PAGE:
Manresa - Along for the Ride with Pim and Matthew
What better way to sample David Kinch's cuisine at Manresa than with the indomitable Pim. To say she is a whirlwind is an understatement. The evening was as enjoyable for food as it was for company. In addition to Pim, we were lucky to have Pim's good friend, Matthew. He wasn't quite as pretty, but he was equally as enjoyable and knowledgeable about everything from food to computers to just about any topic that we could come up with.
We had made the trip from LA in under five hours. This gave us plenty of time to explore Los Gatos, a sleepy residential neighborhood with upscale food shops (Sur La Table and William Sonoma), antiques, a Rolls Royce dealership and multiple restaurants, but none high end except for Manresa.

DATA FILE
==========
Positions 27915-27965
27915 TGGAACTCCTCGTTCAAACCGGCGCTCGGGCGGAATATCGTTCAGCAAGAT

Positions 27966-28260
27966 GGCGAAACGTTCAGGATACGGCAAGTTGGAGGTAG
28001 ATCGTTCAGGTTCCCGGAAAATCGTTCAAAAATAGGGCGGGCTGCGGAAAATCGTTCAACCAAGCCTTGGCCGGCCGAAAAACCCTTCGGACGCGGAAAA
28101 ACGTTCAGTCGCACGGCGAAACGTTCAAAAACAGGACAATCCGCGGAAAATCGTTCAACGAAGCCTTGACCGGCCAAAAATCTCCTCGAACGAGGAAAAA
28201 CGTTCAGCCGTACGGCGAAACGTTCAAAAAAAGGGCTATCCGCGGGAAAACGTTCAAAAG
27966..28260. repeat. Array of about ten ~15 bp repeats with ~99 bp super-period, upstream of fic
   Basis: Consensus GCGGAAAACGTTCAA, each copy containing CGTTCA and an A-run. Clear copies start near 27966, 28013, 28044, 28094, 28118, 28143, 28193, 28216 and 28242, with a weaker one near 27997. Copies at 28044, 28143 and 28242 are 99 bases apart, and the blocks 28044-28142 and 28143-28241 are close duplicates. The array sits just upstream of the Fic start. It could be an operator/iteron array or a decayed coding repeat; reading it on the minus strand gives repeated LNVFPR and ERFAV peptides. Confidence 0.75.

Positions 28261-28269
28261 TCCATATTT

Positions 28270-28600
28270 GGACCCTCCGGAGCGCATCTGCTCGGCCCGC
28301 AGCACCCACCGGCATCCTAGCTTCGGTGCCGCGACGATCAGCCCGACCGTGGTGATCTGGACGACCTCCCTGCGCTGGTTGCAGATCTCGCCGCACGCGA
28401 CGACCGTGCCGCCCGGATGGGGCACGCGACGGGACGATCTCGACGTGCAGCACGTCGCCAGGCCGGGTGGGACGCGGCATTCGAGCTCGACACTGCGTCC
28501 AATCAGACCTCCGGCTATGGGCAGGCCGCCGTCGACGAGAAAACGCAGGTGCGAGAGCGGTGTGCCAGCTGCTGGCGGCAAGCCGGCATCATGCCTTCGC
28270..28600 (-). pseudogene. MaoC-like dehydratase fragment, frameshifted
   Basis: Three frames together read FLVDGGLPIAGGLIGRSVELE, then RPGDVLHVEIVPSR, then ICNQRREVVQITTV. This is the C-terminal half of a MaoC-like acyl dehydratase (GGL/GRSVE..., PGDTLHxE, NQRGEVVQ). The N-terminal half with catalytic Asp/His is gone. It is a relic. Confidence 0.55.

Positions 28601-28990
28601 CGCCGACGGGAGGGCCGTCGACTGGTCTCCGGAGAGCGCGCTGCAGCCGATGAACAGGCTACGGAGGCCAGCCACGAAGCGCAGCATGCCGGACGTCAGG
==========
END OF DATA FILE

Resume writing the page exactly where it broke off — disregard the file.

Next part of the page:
In sweats and looking definitely sloppy, we decided to peak in Manresa about 3:30, 4 hours before our reservation. David Kinch, the chef was at the door and we immediately starting comparing "who do you know" games plus a discussion of tonight's meal. He said he felt definite pressure when he knew Pim was on the books -- he worked really hard on her menu. We were lucky to be along for the ride.
We decided to return with our BYO wine before dinner, even though we were totally derelict-looking.
As an aside, we stayed at Los Gatos Hotel which is an overpriced, poorly run hotel. A server was delivering room service with no cart and he was using his face to balance the 5 serving dishes. Watching his mouth on the top covered with the napkins to be used made my stomach churn. Later half-eaten pizza was left in the hall, never to be whisked away even by 9 the next morning. No one showed us to our room, no one offered to help with the bags.